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Decision and Policy Analysis Research Area – DAPA

From PLOS Biology: Where Have All the Crop Phenotypes Gone?

PLOS_bioCross-posted from AgTrials Blog

AgTrials colleagues may be interested in this article on crop phenotyping from the Journal PLOS Biology.

As I read this, I thought about many of the similar issues that our AgTrials community has faced in the development of our initiative. Most importantly, Prof. Zamir’s point about losing phenotyping data is highly relevant. Much of this loss of data is due to a under-appreciation by data developers regarding how useful it might be to the larger crop improvement community. Another point made in the opinion piece was the importance of linking crop phenotype data to crop ontologies, something that AgTrials accomplishes through our dynamic link with the CropOntology initiative. Another important point made by Prof. Zamir is the potential of linking crop phenotyping to genetic resources databases. Together with our colleagues at Bioversity, we have started to make some of these links. One example is linking our cultivar names with their corresponding records in gene banks, something we have prototyped with cassava. The PLOS Biology article points to a very interesting resource for scientists called DRYAD, where you can find data sets linked to scientific publications in biology and ecology. I surfed around that site and found some very interesting content. Unfortunately they do not seem to have much in terms of crop evaluation trials on agricultural experiment stations. They seem to have much more data from genotyping.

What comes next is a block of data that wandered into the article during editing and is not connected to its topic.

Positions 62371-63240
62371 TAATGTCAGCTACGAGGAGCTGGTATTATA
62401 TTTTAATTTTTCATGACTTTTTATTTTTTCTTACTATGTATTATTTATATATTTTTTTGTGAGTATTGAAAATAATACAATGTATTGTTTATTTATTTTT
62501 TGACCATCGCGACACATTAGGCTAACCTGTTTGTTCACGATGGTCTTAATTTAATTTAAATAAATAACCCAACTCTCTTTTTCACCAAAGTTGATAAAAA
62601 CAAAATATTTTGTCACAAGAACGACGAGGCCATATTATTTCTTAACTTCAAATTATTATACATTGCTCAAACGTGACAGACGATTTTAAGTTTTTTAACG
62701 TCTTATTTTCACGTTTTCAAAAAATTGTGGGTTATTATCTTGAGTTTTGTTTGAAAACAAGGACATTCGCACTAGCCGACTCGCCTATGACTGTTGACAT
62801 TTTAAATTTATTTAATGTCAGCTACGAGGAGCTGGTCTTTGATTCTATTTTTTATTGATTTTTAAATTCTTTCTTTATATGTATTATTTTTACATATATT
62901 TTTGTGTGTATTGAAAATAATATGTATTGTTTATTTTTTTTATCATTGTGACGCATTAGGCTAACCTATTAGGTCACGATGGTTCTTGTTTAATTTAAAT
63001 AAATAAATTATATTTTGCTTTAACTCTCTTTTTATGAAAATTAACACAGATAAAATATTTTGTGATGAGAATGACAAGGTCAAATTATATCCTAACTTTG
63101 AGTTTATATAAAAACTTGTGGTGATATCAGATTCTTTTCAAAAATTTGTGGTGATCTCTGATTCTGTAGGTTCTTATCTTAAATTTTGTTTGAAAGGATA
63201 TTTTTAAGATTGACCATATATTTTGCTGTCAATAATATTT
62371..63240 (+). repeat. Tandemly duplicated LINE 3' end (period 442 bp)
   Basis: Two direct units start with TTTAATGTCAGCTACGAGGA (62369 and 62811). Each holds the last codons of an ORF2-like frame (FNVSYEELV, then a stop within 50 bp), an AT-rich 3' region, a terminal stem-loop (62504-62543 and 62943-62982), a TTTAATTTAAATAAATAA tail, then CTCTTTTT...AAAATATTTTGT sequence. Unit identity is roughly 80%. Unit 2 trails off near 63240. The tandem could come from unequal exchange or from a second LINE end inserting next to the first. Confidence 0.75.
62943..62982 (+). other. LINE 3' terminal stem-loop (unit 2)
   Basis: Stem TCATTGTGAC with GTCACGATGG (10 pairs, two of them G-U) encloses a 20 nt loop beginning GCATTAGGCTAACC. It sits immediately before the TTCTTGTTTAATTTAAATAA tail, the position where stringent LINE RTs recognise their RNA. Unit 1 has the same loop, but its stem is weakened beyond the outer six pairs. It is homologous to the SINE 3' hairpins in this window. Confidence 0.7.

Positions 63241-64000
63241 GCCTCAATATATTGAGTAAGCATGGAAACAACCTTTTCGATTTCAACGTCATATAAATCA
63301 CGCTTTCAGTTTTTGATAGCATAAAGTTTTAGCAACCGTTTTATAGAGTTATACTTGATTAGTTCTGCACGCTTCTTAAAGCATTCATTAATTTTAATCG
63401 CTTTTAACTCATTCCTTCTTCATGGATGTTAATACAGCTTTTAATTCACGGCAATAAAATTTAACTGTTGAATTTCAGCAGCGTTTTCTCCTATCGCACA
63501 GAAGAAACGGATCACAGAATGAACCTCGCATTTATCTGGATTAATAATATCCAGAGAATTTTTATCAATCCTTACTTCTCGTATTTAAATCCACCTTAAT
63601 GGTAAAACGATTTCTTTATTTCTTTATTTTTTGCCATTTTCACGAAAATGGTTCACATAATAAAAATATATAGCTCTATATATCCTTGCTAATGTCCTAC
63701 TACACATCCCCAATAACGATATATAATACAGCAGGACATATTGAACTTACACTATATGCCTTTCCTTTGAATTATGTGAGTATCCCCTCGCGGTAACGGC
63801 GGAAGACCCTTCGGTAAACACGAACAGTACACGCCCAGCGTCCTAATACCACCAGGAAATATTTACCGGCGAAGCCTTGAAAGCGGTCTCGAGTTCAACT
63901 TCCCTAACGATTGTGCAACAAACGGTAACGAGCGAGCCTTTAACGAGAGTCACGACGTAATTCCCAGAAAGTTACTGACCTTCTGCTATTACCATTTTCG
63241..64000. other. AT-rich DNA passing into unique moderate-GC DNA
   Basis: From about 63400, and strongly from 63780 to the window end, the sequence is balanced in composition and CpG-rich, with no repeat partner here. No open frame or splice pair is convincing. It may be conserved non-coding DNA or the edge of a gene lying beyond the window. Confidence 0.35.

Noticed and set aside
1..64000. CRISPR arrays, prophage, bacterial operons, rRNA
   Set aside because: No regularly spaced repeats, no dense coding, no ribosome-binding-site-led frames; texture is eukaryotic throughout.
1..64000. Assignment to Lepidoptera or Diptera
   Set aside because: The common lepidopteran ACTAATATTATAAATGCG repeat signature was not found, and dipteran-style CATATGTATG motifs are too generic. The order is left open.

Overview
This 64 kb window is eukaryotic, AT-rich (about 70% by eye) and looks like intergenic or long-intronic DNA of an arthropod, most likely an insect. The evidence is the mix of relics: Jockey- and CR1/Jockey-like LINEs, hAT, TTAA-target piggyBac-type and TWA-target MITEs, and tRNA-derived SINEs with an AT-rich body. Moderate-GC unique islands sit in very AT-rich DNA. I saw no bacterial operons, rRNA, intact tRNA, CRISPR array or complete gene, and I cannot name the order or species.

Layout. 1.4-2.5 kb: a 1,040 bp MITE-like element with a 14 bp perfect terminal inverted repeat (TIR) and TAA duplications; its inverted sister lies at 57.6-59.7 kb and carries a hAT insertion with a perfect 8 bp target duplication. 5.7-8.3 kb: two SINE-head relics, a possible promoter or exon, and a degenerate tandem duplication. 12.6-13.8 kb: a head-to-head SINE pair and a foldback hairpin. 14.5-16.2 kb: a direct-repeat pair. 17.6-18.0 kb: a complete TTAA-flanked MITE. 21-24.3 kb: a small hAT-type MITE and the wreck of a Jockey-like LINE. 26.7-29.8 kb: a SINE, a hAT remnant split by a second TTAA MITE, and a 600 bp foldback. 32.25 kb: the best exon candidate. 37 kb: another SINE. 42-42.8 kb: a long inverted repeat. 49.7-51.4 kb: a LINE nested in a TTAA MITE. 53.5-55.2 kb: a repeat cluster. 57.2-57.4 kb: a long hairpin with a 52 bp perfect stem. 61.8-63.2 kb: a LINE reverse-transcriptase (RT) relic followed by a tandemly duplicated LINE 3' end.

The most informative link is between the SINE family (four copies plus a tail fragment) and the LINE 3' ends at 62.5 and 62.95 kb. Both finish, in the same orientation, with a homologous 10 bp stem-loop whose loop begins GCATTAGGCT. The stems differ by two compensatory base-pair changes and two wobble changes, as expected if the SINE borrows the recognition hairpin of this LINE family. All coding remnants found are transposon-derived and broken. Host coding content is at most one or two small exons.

Developing the kinds of resources that Prof. Zamir advocates in his opinion piece will require much greater investments by the international crop improvement community. The private sector in advanced industrialized countries have been making these investments. More effort is needed by the public sector in tropical countries to develop these types of resources.

(Thanks to Kai Sonder for alerting me to this article).


Zamir D (2013) Where Have All the Crop Phenotypes Gone? PLoS Biol 11(6): e1001595. doi:10.1371/journal.pbio.1001595

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